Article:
Italian chocolate maker Ferrero will focus on organic growth and selected investments outside Europe, according to the family business’s chief executive, Giovanni Ferrero.
In a rare interview with the press, Ferrero, who in April became the group’s sole chief executive following the death of his brother Pietro, told Milan-based newspaper Corriere della Sera that for the time being the company does not intend to make any major acquisitions.
“We have always grown by internal lines and for the moment we do not have different plans,” he said.
“Today, the group’s main objective is to expand internationally, by establishing its products globally,” added Ferrero, saying that the company’s growth strategy will be based on brand development, innovation and markets outside Europe.
“The group reached its successes not only by launching excellent products, but also by inventing real myths, consumers’ ‘love marks’, such as Nutella, Rocher, Kinder and Tic Tac. Great brands are … [a] source of a competitive advantage,” he said.
Ferrero expects that in the next five years, emerging markets, like Asia, Latin America, Russia and eastern Europe, will drive 70% of growth within the confectionary business.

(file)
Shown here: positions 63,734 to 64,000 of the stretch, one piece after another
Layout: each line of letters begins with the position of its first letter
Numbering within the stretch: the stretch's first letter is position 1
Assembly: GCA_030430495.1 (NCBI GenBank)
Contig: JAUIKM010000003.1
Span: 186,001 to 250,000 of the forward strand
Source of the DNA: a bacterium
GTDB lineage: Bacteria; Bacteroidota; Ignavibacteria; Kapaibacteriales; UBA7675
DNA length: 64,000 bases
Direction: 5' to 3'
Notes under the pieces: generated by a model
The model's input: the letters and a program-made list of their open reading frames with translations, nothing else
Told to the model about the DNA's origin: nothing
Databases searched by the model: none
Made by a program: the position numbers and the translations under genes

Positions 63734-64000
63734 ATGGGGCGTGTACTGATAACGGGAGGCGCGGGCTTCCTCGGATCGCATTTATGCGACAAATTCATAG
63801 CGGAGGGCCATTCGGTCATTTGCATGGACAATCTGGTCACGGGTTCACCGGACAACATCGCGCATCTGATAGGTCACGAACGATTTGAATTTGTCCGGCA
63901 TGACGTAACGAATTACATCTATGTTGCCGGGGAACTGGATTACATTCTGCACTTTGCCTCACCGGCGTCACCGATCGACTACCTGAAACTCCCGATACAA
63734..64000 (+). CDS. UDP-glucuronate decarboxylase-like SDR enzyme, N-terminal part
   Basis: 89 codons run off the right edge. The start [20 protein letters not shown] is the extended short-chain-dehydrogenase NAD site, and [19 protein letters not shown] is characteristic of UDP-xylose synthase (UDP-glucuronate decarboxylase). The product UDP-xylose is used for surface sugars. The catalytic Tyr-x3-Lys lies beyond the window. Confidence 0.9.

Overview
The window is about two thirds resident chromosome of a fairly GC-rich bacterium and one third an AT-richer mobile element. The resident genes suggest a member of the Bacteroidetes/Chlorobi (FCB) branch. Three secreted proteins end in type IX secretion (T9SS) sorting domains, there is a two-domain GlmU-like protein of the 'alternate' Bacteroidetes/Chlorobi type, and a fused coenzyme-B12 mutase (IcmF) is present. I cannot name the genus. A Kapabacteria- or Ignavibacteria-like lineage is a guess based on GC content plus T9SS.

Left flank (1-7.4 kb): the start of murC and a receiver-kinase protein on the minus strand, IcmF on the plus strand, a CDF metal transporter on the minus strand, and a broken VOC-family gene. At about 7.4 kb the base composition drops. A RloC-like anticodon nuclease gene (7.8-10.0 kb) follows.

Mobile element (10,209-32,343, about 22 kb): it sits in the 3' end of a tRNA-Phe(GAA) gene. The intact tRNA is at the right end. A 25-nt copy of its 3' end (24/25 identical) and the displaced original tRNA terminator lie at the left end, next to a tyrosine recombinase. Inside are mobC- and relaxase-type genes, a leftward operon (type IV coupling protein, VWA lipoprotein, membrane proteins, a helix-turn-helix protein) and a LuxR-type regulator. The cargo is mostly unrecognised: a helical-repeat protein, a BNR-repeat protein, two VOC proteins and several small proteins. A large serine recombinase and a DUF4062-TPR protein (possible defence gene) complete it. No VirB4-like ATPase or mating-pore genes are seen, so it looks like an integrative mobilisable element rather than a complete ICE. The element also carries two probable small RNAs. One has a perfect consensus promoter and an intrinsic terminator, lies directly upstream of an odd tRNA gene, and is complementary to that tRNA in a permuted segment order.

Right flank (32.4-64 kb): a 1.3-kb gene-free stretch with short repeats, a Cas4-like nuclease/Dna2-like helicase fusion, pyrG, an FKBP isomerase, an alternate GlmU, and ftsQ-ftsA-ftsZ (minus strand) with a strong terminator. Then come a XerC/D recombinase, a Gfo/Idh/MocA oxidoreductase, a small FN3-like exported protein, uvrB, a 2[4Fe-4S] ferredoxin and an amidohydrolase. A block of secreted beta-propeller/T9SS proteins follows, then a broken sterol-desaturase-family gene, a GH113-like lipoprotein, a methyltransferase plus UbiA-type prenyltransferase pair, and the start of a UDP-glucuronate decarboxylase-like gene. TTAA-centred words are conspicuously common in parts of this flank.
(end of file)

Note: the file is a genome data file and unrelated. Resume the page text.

“We need to expand quickly in these countries, with selected but interesting initiatives, such as Kinder-Joy for Indian children, Rocher in China, fresh snacks in Russia and Turkey, and Kinder in Mexico. This is why we approved new industrial investments in Turkey and Mexico,” he said.
In the interview, Ferrero also spoke about the death of his brother.
“The emptiness and the sorrow left by the loss of Pietro are still really strong,” he says. “Our response … is in our work ethic, in the motto of the [Ferrero] Foundation: ‘work, create, donate’.”
Ferrero added that nothing substantial has changed in the company’s management since his brother’s death.
“Obviously we had to rationalise the decision process,” he said, adding that Ferrero’s traditional values haven’t changed.
“Before, the group was jointly managed by two chief executives. Today, unfortunately, there is only one,” he said.